Pocket Plan? Mayor Proposes 50 Small Parks to Address Lack of Open Space
Noting a lack of large, publicly owned, land still available, Mayor Antonio Villaraigosa announced a plan to develop 50 pocket parks scattered throughout the city over the next year and a half.
“Neighborhoods – especially those in the most park-poor areas of the City – will be greener, more beautiful and more livable, explained Villaraigosa in a speech yesterday to the Los Angeles Business Council. “And residents will have a new resource and a new reason to enjoy their community.”
The Mayor’s plan was short on details as to where the new parks would be, but the mayor’s press office provided some details on when a final plan would roll out. A formal announcement, including the 50 park locations, will come in March upon the completion of the city’s current pocket park projects: Wilbur Park and two at the 49th Street School. The design of these parks is similar to the pocket parks at Bellair Ave. Park, Rockwood and Westood Parks.
Currently, Los Angeles has 15,717 acres of public parkland. The city’s standards, which mirror those for other cities in L.A. County and throughout the country call for 10 acres of parkland for every 1,000 residents. The 2010 Census counts 3,792,621 Angelenos. To meet its standard, the city would need almost 38,000 acres of open space.
Using pocket parks to increase greenspace has become a hot issue in Los Angles. On Park(ing) Day earlier this year, Council Members Jose Huizar and Jan Perry called for a “pocket park demonstration project” in Downtown Los Angeles. Their plan called for the city to experiment by basically making permanent some of the Park(ing) Day demonstration projects. Downtown L.A. Neighborhood Council Member Valerie Watson commented at the time, “We want people flocking to, not speeding through, Downtown Los Angeles.”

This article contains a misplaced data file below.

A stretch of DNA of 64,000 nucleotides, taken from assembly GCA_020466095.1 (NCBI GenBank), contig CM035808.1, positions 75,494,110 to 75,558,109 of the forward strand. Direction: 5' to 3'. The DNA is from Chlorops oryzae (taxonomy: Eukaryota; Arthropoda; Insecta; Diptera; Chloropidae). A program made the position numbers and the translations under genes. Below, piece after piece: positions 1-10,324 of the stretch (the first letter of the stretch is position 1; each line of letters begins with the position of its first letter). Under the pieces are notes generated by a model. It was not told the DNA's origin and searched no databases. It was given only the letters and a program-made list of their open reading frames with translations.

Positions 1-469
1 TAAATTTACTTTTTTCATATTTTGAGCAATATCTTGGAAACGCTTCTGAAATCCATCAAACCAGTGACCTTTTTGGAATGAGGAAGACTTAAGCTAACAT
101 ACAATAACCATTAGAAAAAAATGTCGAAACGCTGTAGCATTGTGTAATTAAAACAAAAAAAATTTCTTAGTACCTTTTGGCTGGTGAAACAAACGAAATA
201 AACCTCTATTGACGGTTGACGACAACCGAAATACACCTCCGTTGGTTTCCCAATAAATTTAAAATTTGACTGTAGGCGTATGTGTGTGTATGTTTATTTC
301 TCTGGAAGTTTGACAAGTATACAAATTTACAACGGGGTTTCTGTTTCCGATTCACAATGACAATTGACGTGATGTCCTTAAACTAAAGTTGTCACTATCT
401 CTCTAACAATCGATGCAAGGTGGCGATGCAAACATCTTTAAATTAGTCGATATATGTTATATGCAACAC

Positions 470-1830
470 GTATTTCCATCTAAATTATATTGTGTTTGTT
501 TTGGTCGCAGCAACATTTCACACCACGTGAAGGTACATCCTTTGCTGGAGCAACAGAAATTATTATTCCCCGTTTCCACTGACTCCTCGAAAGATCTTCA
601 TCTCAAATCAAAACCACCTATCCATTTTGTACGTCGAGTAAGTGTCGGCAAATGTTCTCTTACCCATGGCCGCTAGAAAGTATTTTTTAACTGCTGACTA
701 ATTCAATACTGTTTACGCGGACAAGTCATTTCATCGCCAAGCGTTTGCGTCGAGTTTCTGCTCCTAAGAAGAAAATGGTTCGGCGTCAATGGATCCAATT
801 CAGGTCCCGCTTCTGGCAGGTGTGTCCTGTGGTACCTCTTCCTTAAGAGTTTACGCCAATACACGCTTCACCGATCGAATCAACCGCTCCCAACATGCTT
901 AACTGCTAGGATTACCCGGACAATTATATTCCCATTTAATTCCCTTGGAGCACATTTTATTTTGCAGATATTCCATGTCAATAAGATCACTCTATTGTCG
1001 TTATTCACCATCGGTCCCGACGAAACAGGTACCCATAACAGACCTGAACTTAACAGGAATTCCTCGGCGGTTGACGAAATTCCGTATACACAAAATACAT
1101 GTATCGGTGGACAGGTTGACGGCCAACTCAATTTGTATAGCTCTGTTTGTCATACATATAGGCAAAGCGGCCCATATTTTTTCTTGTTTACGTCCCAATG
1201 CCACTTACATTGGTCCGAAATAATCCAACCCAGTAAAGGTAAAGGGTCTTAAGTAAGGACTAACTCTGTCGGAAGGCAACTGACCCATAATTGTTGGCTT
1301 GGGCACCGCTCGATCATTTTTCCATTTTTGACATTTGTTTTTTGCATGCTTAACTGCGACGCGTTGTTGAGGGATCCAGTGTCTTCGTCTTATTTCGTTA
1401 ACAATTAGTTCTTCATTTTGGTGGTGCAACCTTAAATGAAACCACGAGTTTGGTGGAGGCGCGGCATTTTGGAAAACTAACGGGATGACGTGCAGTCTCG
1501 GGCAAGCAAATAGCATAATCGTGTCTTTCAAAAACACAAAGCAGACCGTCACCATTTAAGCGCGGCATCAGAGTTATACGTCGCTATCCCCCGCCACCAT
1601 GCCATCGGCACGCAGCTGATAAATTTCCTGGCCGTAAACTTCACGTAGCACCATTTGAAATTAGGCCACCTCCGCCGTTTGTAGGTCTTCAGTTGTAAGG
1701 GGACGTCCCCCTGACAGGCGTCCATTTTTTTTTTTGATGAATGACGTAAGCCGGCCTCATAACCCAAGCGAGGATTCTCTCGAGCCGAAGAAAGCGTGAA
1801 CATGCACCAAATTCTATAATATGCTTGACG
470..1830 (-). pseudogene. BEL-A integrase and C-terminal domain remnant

In addition to the pocket park plan, the city is also trying to build larger parks in park poor areas of the city. The city is raising money and developing a list of 5-20,000 square foot parcels for the parks in historically park-poor neighborhoods.
A pocket park is a small park accessible to the general public. They frequently appear on a single vacant building lot or on small, irregular pieces of land.
Pocket parks can appear anywhere in the city be it the urban Downtoown, the exhurban Westside or the more suburban parts of the San Fernando Valley. Although they are too small for physical activities, pocket parks provide greenery, a place to sit outdoors, and sometimes a children’s playground.
Villaraigosa’s speech, entitled “Making Los Angeles Home, Building a More Livable City,” touched on a number of topics including the recession, affordable housing, green space around Farmers Field and America Fast Forward. Streetsblog obtained a copy of the speech and uploaded it for anyone to read, here.